The Five Fatal Errors Organizations Make When Having Equipment Securely Destroyed
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The Five Fatal Errors Organizations Make When Having Equipment Securely Destroyed

Arman Sadeghi, CEO, All Green Electronics Recycling
Arman Sadeghi, CEO, All Green Electronics Recycling

Arman Sadeghi, CEO, All Green Electronics Recycling

There are five common errors that companies make when having equipment securely destroyed.  Organizations such as retailers, electronics manufacturers, and government entities often require that equipment be securely destroyed.  The reason for destruction varies from the destruction of defective goods, to that of seized government goods, the destruction of older equipment that companies do not want competing with their current stock on the marketplace, as well as the destruction of returned goods via reverse logistics channels.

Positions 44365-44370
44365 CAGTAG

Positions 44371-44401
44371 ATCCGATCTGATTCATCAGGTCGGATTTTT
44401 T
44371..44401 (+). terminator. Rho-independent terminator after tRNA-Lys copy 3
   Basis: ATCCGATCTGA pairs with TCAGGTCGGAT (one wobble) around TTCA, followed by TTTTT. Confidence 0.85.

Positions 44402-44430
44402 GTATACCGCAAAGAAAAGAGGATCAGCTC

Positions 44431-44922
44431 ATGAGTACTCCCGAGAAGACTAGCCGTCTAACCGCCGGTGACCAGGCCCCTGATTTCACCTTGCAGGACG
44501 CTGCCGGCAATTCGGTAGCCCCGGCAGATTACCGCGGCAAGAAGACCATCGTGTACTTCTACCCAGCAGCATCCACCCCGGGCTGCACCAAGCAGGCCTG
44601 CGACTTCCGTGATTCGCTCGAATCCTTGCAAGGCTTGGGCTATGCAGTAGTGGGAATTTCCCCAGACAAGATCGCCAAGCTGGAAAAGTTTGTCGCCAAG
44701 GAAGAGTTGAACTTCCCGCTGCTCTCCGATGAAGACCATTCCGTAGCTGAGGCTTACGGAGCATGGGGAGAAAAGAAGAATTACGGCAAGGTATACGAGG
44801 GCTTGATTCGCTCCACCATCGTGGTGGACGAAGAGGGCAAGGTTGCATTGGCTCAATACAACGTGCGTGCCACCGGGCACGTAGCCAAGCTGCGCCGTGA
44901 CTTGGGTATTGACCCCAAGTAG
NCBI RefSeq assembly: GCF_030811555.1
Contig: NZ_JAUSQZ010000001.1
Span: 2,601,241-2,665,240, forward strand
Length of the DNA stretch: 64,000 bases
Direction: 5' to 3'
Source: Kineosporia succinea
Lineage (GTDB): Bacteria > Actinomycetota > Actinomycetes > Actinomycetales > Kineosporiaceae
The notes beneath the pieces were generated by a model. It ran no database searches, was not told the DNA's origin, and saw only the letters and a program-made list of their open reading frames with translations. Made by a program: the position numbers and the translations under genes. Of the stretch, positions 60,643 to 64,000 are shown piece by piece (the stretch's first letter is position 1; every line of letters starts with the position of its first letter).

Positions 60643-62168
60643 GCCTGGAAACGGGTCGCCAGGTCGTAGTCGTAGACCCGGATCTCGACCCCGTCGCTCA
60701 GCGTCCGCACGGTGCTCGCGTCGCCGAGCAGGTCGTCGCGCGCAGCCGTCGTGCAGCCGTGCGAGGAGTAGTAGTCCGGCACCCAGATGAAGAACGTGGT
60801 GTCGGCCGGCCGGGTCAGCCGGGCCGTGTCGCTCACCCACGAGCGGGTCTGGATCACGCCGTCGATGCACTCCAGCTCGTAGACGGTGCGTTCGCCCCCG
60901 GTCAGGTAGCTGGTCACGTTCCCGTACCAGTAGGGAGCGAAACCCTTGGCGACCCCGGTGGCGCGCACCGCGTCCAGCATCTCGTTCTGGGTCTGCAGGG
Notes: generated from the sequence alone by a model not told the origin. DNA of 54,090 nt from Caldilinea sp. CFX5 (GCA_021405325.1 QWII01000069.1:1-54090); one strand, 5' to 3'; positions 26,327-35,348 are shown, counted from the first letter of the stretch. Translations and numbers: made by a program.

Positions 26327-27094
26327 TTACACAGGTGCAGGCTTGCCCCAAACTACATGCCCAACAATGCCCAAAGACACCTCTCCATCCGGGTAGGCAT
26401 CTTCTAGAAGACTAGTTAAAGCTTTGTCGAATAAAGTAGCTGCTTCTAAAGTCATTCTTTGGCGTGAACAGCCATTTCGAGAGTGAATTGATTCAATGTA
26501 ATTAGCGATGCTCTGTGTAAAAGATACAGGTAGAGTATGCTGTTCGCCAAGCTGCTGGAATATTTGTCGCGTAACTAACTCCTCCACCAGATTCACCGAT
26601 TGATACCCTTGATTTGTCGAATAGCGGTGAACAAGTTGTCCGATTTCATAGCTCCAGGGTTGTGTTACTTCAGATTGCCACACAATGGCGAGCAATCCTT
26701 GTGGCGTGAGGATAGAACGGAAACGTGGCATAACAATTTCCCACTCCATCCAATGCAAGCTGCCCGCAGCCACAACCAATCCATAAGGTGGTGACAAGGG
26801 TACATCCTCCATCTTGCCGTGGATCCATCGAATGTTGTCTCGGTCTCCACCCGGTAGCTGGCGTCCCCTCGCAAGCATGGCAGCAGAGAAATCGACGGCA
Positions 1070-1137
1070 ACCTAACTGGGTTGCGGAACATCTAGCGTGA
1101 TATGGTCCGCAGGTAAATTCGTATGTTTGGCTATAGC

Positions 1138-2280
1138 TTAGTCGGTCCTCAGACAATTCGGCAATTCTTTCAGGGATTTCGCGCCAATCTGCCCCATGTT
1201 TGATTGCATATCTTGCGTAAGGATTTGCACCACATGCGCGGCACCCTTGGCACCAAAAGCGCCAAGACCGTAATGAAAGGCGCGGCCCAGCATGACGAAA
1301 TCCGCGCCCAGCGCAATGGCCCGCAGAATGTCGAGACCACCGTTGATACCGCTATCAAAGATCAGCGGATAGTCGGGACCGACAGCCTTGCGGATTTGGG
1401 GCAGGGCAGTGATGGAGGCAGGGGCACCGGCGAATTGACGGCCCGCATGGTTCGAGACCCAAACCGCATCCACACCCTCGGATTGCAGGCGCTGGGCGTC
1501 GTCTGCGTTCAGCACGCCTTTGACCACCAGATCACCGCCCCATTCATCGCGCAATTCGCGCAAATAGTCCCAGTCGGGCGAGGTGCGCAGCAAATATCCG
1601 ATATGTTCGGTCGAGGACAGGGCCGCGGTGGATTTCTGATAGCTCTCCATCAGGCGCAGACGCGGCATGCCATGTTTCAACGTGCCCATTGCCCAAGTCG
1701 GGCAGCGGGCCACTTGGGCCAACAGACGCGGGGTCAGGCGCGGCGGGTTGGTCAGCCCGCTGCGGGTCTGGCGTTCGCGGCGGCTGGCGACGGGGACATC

Error One: Not properly auditing secure destruction vendors. 

When selecting an equipment destruction vendor, it is critical that you tour their facility and vet their processes completely to ensure their standards meet your expectations.  In your process, what you want to look for are ways that your equipment can end up leaving the facility without 100% destruction.  One of the key ways of doing this is conducting interviews with individual line-level employees about the way that the processes occur within the warehouse.  Do not simply listen to upper management and your sales representative.  Instead, ask to go into the warehouse and talk to the people of your choosing.